["Another way to cut costs, but not corners, is to update your packaging line with faster machines and a tighter operation.", nil]

Penny-pinching is the name of the game in these times of economic crisis, and the floor of the manufacturing line is a great place to start. According to the Packaging Machinery Manufacturers Institute (PMMI), more goods are made in the US today than at any time in history, though the manufacturing sector has recovered slowly from the last recession and still faces serious challenges. The significance of manufacturing in the economy, says PMMI, is even greater than macroeconomic data indicate for the manufacturing sector-including petfood, treats and pet care-and goes deeper, enabling growth in various industries.

Lean processes

In the beginning of this decade, Old Mother Hubbard, a Tewksbury, Massachusetts, USA, manufacturer of natural petfoods, was out to double its gross revenues. The company had already managed to develop strong capabilities in manufacturing and marketing, but as its distribution channels grew, Old Mother Hubbard needed a money-making solution.

Management at Old Mother Hubbard, marketer of pet treats and Wellness dog and cat foods and treats, knew that to break the US$100 million threshold, its core manufacturing, fulfillment and inventory processes needed to be improved so they could fulfill an increasing number of larger orders. That meant forecasting and product availability processes would need to be improved. The company needed to know how much of what product to make, and have accurate enough inventories to meet day-to-day demand while ensuring freshness of its all-natural products.

According to Beth Wilson, who was retained as a consultant to help the company implement IFS Applications, a versatile software application, and now serves as vice president of operations, Old Mother Hubbard used the implementation process as a way to actively re-engineer its internal processes.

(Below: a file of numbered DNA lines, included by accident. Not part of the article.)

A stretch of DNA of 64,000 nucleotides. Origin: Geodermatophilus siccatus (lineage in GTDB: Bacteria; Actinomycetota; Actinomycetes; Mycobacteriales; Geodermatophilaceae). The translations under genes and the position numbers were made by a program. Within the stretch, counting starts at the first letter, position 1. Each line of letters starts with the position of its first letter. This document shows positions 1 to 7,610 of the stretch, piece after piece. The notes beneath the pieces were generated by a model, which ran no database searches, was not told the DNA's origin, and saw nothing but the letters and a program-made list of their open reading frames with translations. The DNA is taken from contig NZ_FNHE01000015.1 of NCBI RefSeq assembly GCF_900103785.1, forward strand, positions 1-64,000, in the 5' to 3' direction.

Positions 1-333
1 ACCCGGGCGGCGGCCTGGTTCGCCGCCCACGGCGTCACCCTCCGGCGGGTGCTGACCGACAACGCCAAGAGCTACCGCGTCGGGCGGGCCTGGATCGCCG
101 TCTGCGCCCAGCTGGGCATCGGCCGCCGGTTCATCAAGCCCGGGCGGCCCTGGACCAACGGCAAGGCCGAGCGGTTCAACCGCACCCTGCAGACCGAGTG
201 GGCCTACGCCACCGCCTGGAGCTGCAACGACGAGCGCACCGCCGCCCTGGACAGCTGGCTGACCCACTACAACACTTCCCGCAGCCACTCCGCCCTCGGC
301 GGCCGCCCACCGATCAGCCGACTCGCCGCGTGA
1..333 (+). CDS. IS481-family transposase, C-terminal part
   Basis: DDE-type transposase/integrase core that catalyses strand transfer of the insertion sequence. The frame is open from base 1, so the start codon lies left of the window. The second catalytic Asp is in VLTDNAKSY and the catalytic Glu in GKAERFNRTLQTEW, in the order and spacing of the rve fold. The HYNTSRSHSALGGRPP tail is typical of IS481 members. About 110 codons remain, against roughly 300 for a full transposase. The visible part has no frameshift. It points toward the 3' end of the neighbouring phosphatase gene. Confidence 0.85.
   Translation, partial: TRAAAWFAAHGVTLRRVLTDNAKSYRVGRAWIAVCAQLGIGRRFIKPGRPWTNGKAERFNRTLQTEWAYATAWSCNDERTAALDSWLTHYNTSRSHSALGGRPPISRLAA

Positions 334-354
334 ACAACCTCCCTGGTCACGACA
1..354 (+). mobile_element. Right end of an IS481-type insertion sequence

Old Mother Hubbard was able to improve and develop its internal processes on a number of fronts, including in the accuracy of inventory records, according to the company. Moreover, Old Mother Hubbard's accurate inventories meant that packaged petfood could turn more rapidly, and that meant there's fresher food for consumers and lower spoilage costs for the manufacturer.

"Our foods have no preservatives, so on our dry foods, we only have 12-15 months shelf life," Wilson says. "We used to turn inventories three to four times a year. Now, we are turning over our inventory six to eight times a year. This has allowed us to improve code dating by 20%, which translates into a cost savings on food we would have otherwise discarded and fresher food getting to retailers."

Enabling outsourcing

But perhaps the most significant change enabled by Old Mother Hubbard's implementation of IFS Applications was a move toward outsourced production. In 2004, according to Wilson, the natural petfood company was manufacturing most of its biscuits and kibble internally. The company would then sell its products to 30 distributors who took product to retailers. According to a recent PMMI survey of manufacturers, of those that source their packaging machinery, 44% only use US manufacturers, 28% use offshore and 28% utilize both.